SMART is an acronym for the Safe Mercury Amalgam Removal Technique. This technique was developed by the International Academy of Oral Medicine and Toxicology (IAOMT) and it ensures that all patients (and our dental team) are protected during the mercury removal process. According to many studies, silver (amalgam) fillings can contain up to 50% mercury, which may lead to many overall health issues. Mercury has been correlated with depression, anxiety, chronic illnesses, constant fatigue, fetal deformities, and more. For this reason, many patients with old metal fillings wish to have them removed.
According to the IAOMT, all metal fillings contain approximately 50% mercury.
At your consultation, your doctor will examine your existing metal fillings and determine if they need to be replaced. If they are in good condition and do not pose a threat to your health, your doctor may recommend they stay in place. In most cases, though, it is beneficial to have them replaced.
During your filling removal, your doctor will wear protective covers, and you will be protected with a drape as well. A high vacuum filtration system will be present in the operatory to remove any mercury vapor produced from the removal of your silver fillings.
To ensure you do not inhale any harmful vapors, you will be breathing oxygen through a face mask throughout the duration of the procedure. Your doctor will also place a dental dam in your mouth to seal off the area being worked on.
Once all precautionary measures are in place, your dentist will begin removing the metal amalgam fillings with a precise drill, suction, and water.
After the metal filling has been removed, your doctor will give you a slurry of charcoal and water to rinse with. By rinsing with a slurry, the charcoal will absorb any potential residual amounts of metal that may have entered your mouth.
Finally, your tooth will be filled with a durable composite filling where the metal filling once was. Composite fillings preserve the structure of your tooth while also enhancing its overall appearance.
Metal fillings can appear dark and unsightly in your smile. Even when they are placed in the rear teeth, they can still be visible when you laugh, smile, and speak. By replacing these metal fillings, patients can enjoy the aesthetic benefits of natural-looking tooth colored composite fillings.
Studies have shown that some cases of mercury poisoning have been linked to depression and other mental health issues. While rare, these potential outcomes can be avoided by removing the presence of mercury in your mouth. In some cases of mercury poisoning due to inhalation or ingestion of mercury vapor, insomnia, irritability, anxiety, and social withdrawal have occurred.
In addition to negative mental health correlations, studies have shown that mercury in the bloodstream can lead to chronic and long term illnesses such as alzheimers, cardiovascular problems, and renal dysfunction.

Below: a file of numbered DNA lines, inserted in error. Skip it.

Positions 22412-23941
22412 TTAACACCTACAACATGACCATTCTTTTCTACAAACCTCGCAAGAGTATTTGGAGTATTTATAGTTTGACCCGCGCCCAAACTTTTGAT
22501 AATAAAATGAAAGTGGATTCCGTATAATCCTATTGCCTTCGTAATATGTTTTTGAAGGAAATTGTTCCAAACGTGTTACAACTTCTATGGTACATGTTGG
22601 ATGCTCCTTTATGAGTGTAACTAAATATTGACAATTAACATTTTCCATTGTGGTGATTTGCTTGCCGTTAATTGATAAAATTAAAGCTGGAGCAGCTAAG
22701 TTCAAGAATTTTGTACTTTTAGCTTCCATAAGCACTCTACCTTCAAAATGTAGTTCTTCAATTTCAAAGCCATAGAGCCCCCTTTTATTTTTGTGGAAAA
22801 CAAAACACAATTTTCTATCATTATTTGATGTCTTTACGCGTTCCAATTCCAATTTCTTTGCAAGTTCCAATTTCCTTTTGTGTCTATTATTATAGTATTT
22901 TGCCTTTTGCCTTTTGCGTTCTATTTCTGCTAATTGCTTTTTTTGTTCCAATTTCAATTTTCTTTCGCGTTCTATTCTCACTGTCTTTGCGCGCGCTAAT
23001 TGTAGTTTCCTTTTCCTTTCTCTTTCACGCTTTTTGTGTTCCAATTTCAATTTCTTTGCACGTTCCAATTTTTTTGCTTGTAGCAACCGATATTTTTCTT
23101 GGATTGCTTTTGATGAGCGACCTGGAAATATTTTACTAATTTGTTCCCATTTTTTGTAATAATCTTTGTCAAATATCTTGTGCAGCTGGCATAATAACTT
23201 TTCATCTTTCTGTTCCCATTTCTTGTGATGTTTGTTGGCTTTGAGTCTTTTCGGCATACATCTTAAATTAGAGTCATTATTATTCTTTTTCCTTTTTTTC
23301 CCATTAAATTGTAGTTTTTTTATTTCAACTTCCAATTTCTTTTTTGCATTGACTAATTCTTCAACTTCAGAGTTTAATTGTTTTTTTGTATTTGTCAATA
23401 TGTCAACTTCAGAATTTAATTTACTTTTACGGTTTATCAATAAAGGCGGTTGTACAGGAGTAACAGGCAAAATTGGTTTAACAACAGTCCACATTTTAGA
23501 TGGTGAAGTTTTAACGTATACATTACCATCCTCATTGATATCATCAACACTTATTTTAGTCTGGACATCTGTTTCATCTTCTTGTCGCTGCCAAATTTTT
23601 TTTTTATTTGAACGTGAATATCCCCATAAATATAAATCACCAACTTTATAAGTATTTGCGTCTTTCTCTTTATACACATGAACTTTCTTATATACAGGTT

Modern composite fillings adhere better to the teeth than traditional metal fillings do. This means that composite fillings require the removal of less tooth enamel than metal fillings. For this reason, many dentists will recommend replacing a metal filling that has failed with a composite filling to preserve as much of the natural tooth structure as possible. This keeps your teeth healthier and stronger in the long run.
Mercury was used in metal fillings until 2009.
No. The entire area surrounding the tooth will be numb throughout the process. You may be able to feel slight pressure from the drill, but you should not feel any pain. In some cases, sedation options may be available to you to help keep you blissfully unaware and relaxed during your SMART procedure. If you’re interested in exploring your options for sedation, book a consultation with your doctor today!
The length of the procedure will vary based on each patient's unique needs. The size and amount of metal fillings being removed will have an effect on the length of the procedure. However, it usually takes about the same amount of time as having a filling placed per tooth.
In some cases your metal filling removal may be covered by your insurance if it is determined to be a necessary treatment as opposed to an elective one. If you are looking to have your metal fillings removed for cosmetic reasons alone and they are deemed to be in good condition and not posing a threat to your health, you may incur some out of pocket fees. To better understand your insurance coverage, contact your provider. Our team is also happy to answer any questions you may have to ensure you are getting the most out of your dental insurance benefits.
In most cases metal fillings will need to be removed. This is usually due to the age of the filling. Now, most dentists use composite fillings so it is likely that if you have a metal filling, it may be failing. This can lead to additional tooth decay, so it is important to have your fillings checked to see if they are functioning properly. On top of any potential tooth decay, it is usually safer to have metal fillings removed proactively to lessen the risk of developing mercury poisoning (and its side effects) in the future.
As you brush, chew, and clench your teeth, your metal fillings could be releasing harmful mercury vapor.